- On the final test, the only thing that matters is getting the right answers, and getting lucky is fine. But during your practice tests, you need to know that you are getting the right answers for the right reasons, so you can duplicate your success.
Make note of the types of questions you get right and wrong.Use the practice test as a way to measure your strengths and weaknesses. Look for patterns in the questions that you seem to get right and wrong. Then, after you have completed a few practice tests, focus your studying efforts on the topics that seem to be your weaknesses. This will maximize the impact of your study time.
Practicing Good Study Techniques
Obtain good study materials.If you are enrolled in an organized program of study for the actuarial exams, you will have textbooks that are required. In addition, you should find supplemental study materials for each course. These may range from study guides, to practice tests, to outlines. You can search online for study materials for each test, or contact a bookstore recommended by the actuarial society. The SOA recommends the following sources:
- The Actuarial Bookstore. At this online site, you can find textbooks, flash cards, and access to online seminars and workshops to supplement your studying.
- Mad River Books. This site organizes its available study materials by exam, including references to actuarial societies outside of the U.S.
Plan adequate time to study for each exam.Cramming at the last minute is not a good substitute for allowing yourself adequate time to study, practice, restudy, and completely learn the material. The SOA recommends allowing yourself at least eight weeks for the first exam.
Make productive use of study time.Try to plan study periods of at least an hour. Longer study times of two to three hours would be better, if you can manage that. The following good study habits can help you get the most out of your study time:
- Set a goal or objective for each study session. This may be to finish a particular chapter, or take a practice test. Allow yourself to go beyond the goal, but don’t cut yourself short.
- Limit interruptions.
- Have all the materials you need at hand -- textbooks, flash cards, study guides. You don’t want to be getting up and down to go get materials once you get started.
- Take occasional short breaks, especially if you find yourself getting tired.
Study “actively.” As you read, make notes. Highlight key topics. If you have questions or do not fully understand something, underline or mark it in some way so you can return to it. Do not just accept what you read. Study fully and understand each concept.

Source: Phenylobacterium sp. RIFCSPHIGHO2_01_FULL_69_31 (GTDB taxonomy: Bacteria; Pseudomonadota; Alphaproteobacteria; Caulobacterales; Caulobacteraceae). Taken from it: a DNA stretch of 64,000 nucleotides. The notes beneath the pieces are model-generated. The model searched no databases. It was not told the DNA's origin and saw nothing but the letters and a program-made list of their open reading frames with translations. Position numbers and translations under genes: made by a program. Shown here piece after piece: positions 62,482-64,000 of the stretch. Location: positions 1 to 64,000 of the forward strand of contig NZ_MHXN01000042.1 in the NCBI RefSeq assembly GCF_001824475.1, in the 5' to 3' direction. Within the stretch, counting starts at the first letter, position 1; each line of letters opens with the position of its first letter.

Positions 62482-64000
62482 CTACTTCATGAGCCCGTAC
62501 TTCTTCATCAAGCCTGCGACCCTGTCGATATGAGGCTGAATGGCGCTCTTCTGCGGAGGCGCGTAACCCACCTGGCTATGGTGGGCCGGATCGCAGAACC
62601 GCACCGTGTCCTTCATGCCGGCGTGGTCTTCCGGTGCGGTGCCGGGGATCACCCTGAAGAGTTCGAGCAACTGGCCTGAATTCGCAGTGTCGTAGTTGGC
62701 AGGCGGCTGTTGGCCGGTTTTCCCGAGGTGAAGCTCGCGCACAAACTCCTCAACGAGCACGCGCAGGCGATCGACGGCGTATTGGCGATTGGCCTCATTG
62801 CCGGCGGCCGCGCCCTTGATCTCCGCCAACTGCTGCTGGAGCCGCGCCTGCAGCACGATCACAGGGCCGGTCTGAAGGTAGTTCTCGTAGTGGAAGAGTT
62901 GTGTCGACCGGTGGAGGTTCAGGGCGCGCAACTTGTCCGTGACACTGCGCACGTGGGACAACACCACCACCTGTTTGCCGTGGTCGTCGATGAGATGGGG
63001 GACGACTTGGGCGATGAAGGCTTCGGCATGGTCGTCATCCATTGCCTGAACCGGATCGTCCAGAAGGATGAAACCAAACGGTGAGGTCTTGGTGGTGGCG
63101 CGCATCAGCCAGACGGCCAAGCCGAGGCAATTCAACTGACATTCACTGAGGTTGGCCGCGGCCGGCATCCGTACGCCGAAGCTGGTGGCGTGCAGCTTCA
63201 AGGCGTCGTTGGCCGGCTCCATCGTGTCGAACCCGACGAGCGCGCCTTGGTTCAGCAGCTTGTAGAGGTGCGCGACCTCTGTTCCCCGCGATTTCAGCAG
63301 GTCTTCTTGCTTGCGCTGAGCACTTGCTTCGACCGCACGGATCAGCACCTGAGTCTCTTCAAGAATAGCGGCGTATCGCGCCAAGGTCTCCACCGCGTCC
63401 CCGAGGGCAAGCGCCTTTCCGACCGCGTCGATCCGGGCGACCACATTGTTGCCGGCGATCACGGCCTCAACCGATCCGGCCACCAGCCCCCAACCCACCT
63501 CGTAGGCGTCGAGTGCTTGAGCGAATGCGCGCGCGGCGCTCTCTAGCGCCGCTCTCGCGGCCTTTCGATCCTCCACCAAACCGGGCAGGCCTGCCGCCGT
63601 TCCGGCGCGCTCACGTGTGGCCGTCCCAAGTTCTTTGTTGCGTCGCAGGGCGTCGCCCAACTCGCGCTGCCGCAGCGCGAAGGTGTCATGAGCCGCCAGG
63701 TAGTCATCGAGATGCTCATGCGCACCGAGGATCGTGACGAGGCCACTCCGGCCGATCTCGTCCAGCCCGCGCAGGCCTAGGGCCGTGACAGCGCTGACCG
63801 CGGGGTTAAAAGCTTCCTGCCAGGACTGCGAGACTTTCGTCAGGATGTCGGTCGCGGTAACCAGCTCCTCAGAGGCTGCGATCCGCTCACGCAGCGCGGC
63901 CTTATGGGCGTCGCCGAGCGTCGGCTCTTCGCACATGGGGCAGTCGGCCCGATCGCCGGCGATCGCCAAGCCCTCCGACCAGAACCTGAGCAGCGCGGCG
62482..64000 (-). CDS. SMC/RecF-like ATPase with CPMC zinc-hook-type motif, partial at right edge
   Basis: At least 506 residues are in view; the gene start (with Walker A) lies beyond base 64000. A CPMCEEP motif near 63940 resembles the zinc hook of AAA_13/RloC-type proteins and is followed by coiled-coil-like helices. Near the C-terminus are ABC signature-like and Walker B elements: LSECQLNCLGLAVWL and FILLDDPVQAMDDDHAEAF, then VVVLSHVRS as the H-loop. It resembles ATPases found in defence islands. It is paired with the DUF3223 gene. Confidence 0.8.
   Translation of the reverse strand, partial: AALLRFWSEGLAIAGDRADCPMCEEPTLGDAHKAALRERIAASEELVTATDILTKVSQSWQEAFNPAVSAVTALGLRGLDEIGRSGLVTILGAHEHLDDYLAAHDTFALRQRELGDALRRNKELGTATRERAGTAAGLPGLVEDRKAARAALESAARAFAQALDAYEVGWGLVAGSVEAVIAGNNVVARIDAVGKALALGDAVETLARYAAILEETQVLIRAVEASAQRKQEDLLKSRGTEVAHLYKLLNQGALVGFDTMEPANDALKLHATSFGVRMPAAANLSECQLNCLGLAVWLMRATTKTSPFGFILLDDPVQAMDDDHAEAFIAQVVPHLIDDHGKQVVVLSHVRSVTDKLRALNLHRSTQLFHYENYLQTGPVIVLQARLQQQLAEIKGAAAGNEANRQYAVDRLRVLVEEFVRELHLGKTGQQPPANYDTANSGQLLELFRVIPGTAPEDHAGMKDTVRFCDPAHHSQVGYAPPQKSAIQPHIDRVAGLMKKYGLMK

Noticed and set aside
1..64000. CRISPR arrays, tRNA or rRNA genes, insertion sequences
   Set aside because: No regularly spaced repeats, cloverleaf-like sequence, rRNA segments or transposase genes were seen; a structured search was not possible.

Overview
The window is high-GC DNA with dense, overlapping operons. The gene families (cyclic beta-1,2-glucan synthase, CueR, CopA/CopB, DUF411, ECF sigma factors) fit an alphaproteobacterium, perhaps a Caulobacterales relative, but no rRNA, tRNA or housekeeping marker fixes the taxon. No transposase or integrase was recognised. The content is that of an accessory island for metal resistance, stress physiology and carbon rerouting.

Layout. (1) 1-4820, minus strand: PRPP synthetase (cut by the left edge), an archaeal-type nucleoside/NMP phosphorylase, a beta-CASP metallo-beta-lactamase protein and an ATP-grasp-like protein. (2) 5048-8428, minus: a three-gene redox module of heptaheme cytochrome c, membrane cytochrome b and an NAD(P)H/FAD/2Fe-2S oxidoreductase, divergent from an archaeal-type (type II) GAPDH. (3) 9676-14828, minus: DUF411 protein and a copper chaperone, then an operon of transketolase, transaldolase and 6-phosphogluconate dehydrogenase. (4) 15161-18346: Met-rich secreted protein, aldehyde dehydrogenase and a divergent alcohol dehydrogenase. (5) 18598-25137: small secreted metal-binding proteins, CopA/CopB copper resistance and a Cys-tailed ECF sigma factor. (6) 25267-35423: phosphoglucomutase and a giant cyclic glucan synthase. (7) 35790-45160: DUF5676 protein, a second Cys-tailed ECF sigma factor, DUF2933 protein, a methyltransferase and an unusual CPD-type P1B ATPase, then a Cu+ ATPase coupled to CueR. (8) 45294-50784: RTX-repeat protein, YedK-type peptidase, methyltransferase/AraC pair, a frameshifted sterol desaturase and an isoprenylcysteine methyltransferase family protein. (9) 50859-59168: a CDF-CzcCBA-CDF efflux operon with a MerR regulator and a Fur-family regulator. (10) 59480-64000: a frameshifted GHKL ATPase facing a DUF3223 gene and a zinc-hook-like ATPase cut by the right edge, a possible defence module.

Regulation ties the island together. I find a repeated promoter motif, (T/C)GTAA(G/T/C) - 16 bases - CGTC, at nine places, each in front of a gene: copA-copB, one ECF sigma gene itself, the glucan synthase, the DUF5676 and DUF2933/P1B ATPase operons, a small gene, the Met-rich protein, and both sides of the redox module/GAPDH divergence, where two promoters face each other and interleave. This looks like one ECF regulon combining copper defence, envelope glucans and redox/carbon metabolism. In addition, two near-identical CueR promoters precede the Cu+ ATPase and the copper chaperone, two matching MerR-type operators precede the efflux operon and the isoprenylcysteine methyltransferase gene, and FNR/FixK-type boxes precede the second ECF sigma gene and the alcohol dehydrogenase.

Master each concept before moving on.Depending on the topic you are learning, you will want to learn and practice the early concepts before moving ahead. If you try to advance too quickly, you will not have the base of knowledge that you will need later on. Study each topic, practice it with sample problems and practice tests, and then move on to the next topic.
Knowing Your Testing Requirements
Learn the tests that will be required.Each actuarial society will have its own set of tests that you must pass to attain membership. You will need to review the society’s website and study the material about testing and admission.
- For example, the Casualty Actuarial Society in the United States requires a set of nine exams, ranging from Probability in Exam 1 to Financial Risk and Rate of Return in Exam 9.
- In India, the exams are administered by the Institute of Actuaries of India (IAI). Their exams are arranged in four “stages.” Each stage consists of exams that cover from three to nine distinct subject areas.The stages and their contained subjects are outlined on the IAI website.
Find out if the tests must be taken in a particular order.In many cases, the tests will build in increasing difficulty and content matter. In some cases, you must attain a particular level of work experience before you move from one exam to the next. It makes sense to learn the order of the tests, and find out from the actuarial society whether you can substitute work experience for testing.
- The CAS in the United States provides a very handy “map” that illustrates the order of the tests, with a timeline for coursework and work experience that you should accumulate along the way.
- The Society of Actuaries (SOA) in the United States strongly recommends studying for and taking the tests in the prescribed order. They recommend that you attain a passing score on one exam, or are nearly certain of attaining a good score, before moving on to study for the next exam.
Find out if you can modify the course of study.The study outline that is presented on an actuarial society’s website is often a general outline that will apply to most people. However, if your background includes some work experience or college coursework in finance, accounting, or mathematics, you may be able to demonstrate proficiency in certain subjects and save yourself some time and money by avoiding certain tests.
- The Canadian Institute of Actuaries (CIA), as an example, accepts credentials from the CAS or SOA in the United States. However, the CIA website identifies certain exams that may be exempted by demonstrating adequate proficiency or work experience.
- The CAS in the United States notes that it will honor credits from candidates who have passed certain exams in other countries. They specifically cite the Canadian Institute of Actuaries (CIA), the Institute and Faculty of Actuaries (IFA) from the U.K., the Actuaries Institute from Australia, the Actuarial Society of South Africa, and the Institute of Actuaries of India. If you have passed exams from any of those organizations, and are attempting to gain membership into the CAS, you may want to consider this alternative.
- Be consistent. Schedule a consistent time of day to do your flash card reviews and take your practice exams.
- Use the statistics you have collected to figure out when to slow down studying.
- Get a head start on your next exam when your statistics say your progress is slowing down.
- There might come a time when the cost of improving is too high. Ask yourself how many more hours of studying you are willing to put in to improve the probability of passing the exam by 5%. At this point, you have reached your full potential, under the constraints of how you value your time.
- Don't over-study. You shouldn't try to take more than one practice exam a day, since taking a test while you're tired will hurt your scores.